# Tangent and Normal Spaces, lagrange multiplier and Differentiable Manifolds question.

## Homework Statement

OK I have a Differential Calculus exam next week and I do not understand about Differential Manifolds.
We have been given some questions to practise, but I have no idea how to do them, past a certain point.
For example
1. Study if the following system defines a manifold around (3,2,1). If so, calculate the tangent and normal spaces.
$$f=x^{2}-y^{2}+xyz^{2}-11=0 g=x^{3}+y^{3}+z^{3}-xyz-30=0$$

2. Determine the absolute extremes of $$f(x,y,z) = x^{2}+y^{2}+z^{2}+2y-2$$ on the manifold $$A = \left\{(x,y,z) : 4x^{2}+2y^{2}+z^{2}-8\leq 0\right\} ## Homework Equations ## The Attempt at a Solution OK. To see if it defines a manifold, I take the gradient (in this case a 2x3 matriz) and evaluate it at the point, and if it has maximum rank=k, then it is a manifold of dimension 3-k (as we are in [tex]\textbf{R}^{3}$$)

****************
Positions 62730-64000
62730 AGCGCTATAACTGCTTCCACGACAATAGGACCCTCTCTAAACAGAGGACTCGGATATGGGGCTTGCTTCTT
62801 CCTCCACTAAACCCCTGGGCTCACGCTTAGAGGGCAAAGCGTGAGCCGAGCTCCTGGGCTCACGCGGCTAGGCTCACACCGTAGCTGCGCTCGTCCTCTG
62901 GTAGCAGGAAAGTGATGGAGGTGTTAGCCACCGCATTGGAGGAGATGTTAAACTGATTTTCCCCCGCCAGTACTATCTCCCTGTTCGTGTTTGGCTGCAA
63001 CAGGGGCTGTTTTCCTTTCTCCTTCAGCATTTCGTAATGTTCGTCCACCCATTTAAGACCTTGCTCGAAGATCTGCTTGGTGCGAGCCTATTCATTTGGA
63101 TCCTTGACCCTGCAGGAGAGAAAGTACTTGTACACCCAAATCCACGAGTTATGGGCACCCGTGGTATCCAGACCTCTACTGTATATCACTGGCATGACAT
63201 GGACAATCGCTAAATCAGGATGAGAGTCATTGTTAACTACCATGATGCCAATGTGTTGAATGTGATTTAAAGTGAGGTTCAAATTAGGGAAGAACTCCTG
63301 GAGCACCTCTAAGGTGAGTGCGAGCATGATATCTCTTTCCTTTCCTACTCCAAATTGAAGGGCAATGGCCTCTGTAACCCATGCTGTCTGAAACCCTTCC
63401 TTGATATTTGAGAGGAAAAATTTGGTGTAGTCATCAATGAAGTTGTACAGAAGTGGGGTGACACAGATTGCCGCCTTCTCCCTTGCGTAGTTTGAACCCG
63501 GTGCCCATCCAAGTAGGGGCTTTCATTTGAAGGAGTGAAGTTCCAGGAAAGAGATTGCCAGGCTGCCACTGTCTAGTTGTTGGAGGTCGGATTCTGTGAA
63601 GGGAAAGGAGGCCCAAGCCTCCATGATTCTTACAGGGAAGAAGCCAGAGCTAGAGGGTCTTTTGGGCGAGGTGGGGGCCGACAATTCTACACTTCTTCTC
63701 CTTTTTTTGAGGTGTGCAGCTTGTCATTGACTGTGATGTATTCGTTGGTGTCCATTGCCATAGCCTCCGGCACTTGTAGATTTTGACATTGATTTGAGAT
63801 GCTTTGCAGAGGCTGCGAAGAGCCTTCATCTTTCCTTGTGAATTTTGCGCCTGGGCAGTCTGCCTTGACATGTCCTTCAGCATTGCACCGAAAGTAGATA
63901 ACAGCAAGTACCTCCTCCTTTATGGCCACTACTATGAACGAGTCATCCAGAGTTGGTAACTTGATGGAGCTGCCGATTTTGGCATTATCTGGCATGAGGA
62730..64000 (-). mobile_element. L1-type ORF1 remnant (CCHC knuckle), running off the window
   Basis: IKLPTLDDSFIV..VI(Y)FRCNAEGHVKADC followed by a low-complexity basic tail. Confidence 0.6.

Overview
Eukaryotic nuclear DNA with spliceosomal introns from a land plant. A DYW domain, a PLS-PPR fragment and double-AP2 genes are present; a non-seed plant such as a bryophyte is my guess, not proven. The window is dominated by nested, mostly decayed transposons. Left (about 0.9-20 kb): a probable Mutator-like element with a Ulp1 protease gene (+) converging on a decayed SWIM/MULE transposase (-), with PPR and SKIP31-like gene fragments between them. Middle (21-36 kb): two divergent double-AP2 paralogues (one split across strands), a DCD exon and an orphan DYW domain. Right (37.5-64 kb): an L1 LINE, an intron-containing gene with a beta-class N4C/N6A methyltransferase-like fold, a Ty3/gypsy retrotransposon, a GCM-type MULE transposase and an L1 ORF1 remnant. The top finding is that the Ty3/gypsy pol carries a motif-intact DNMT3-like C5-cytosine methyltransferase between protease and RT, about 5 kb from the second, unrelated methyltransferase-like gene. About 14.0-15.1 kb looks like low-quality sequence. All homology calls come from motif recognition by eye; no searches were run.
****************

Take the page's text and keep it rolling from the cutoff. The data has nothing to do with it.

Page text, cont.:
So the matrix is $$[tex]\left($$\stackrel{8 -1 6}{25 9 -6}$$\right)$$[/tex] I believe. This has rank 2, maximal, so we have a 1-manifold.

Now I was under the impression that to find the tangent space, you just multiply the gradient by the column vector (x,y,z) and set equal to 0. However this gives me 2 equations. Is this ok? What should I do?
And about the normal space, I know it should be a line, since the tangent space is a plane, but I don't know how to do this, except that it's something to do with being parallel to the gradient, which is a 2x3 matrix, which is where I'm stuck at the moment.

2.
I think I have to consider the interior and the frontier differently, but not entirely sure how to do it. Any pointers here at all would be great.

Many Thanks